Globe Theater

The following article is from The Great Soviet Encyclopedia (1979). It might be outdated or ideologically biased.

Globe Theater


a theater in London, built in 1599. The theater building was in the form of an oval platform surrounded by a high wall. On the inner side of the wall were loges for the aristocracy and above them, galleries for wealthy townsmen. The remaining audience stood on three sides of the stage. Performances were presented by daylight, without entr’actes and almost without scenery. The stage had no curtain. Its distinguishing feature was its sharply projecting proscenium and the inner balcony (the so-called upper scene), where action also took place.

In 1613 the wooden structure of the Globe burned down, and the theater was rebuilt of stone, reopening in 1614. It was one of the most important centers of cultural life in the country. The troupe known as the Chamberlain’s Men played in the Globe, with R. Burbage as the chief tragedian, R. Armin as the chief comedian, and Shakespeare as the chief playwright. The troupe performed all the plays written by Shakespeare after 1594, and it also presented plays by F. Beaumont and J. Fletcher, B. Jonson, and J. Webster. The Globe closed in 1642 and was torn down in 1644.

In 1868, S. Parry built a new building in London under the same name. The new Globe Theater existed until 1902. It presented comedies, farces, and burlesques. In 1906 a theater called the Hicks Theater opened in London. It was renamed the Globe in 1908, and it was leased to various theatrical troupes and firms. It had a varied repertoire, including drama, musicals, and revues. There the Tennent company staged Shaw’s Candida (in 1937), Wilde’s The Importance of Being Earnest (in 1939), and Bolt’s A Man for All Seasons (in 1960, with P. Scofield). In 1965, E. Williams successfully presented the program Charles Dickens at the Globe Theater.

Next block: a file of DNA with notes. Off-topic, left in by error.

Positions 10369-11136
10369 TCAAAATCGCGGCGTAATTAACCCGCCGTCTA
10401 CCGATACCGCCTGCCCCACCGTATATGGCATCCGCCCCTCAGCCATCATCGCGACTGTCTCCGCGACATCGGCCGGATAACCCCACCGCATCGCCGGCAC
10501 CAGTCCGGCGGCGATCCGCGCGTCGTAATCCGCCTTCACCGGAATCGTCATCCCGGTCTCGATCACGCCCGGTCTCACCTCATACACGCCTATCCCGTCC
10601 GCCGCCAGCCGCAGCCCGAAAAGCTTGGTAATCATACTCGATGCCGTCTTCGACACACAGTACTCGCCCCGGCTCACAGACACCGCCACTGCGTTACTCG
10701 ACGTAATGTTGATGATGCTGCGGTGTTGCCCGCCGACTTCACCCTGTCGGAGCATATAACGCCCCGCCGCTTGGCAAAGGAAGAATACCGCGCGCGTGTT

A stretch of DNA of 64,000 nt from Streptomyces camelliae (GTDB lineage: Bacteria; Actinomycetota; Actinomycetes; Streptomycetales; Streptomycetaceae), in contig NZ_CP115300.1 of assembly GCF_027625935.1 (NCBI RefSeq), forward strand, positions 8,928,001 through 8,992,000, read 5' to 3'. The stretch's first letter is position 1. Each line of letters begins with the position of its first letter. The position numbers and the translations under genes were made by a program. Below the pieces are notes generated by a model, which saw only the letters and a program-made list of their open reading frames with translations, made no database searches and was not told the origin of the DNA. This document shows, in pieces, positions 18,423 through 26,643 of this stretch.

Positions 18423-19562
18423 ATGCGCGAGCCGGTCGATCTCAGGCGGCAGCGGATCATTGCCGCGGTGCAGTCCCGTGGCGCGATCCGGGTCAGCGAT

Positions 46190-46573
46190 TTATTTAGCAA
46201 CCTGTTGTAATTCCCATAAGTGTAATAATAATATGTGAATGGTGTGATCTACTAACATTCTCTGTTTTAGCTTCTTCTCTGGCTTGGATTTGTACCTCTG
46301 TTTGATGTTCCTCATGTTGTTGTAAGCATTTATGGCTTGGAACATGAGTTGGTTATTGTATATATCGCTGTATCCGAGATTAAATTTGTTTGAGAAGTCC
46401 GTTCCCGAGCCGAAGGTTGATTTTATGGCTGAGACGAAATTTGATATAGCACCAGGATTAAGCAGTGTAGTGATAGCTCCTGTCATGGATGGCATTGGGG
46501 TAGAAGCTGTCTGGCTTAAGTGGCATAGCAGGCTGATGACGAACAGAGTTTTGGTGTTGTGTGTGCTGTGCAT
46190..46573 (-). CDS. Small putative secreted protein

Miuller, V. K. Drama i teatr epokhi Shekspira. Leningrad, 1925.
Morozov, M. Shekspir, 1564-1616, 2nd ed. Moscow, 1955.
Anikst, A. Teatr epokhi Shekspira. Moscow, 1965.
Chambers, E. K. The Elizabethan Stage, vol. 2. Oxford, 1923.
Hodges, C. W. The Globe Restored. London, 1953.
Schelling, F. E. Elizabethan Drama, 1558-1642, vols. 1-2. New York, 1959.


The Great Soviet Encyclopedia, 3rd Edition (1970-1979). © 2010 The Gale Group, Inc. All rights reserved.
References in periodicals archive ?
ThemeWorks Events presents premiere soprano Rachelle Gerodias in a three-day solo concert, 'Madly Filipiniana, A Revelry of Philippine Classic Music,' at the Globe Theater of the Maybank Performing Arts Theater in BGC, Taguig.
In addition to being a venue for Shakespearean plays, says Cantoni, the rebuilt Globe Theater also operates in its own time, and 27 new plays have been staged there since 1999, almost all of them written to take advantage of the specific features of the Globe.
There is an interesting story about the Globe Theater where Shakespeare performed most of his plays.
His work appeared at theaters throughout the country including Los Angeles' Mark Taper Forum, Seattle Repertory Theater, the Guthrie Theater in Minneapolis, the Old Globe Theater in San Diego, the Shakespeare Theater in Washington, D.C., a Contemporary Theater in Seattle and the Oregon Shakespeare Festival in Ashland.
Shakespeare's Julius Caesar, written for the Globe Theater's inaugural season, "celebrated" that opening with "a theatrical killing that is at once an admission of authorial guilt and a declaration of professional power": the death of "Cinna the poet, dismembered for his name by an audience that has become actors, falls as the superlative victim of the archetypal sacrifice of a 'private man's life' to the mistrial of public theater" (91).
(San Diego, Old Globe theater, September 21-November 3; New York, Ethel Barrymore theater, performances begin November 25)
Sohmer argues that, among possible candidates, Julius Caesar was the play that opened the Globe theater; that, among possible dates, the Globe was opened on June 12, 1599, by the Julian calendar; that both the play and the date are significant; and that calendrical, astrological, and religious details of the period clarify and fix many aspects of the play's interpretation.
The Rose is smaller than the replica Globe Theater that is now fully operational on London's Bankside.
By extension, in a sophisticated reading of the pervasive theatricum mundi topos, Gillies contends that the Globe Theater itself functions as a three-dimensional mappemonde to the same extent that "all the world is a stage."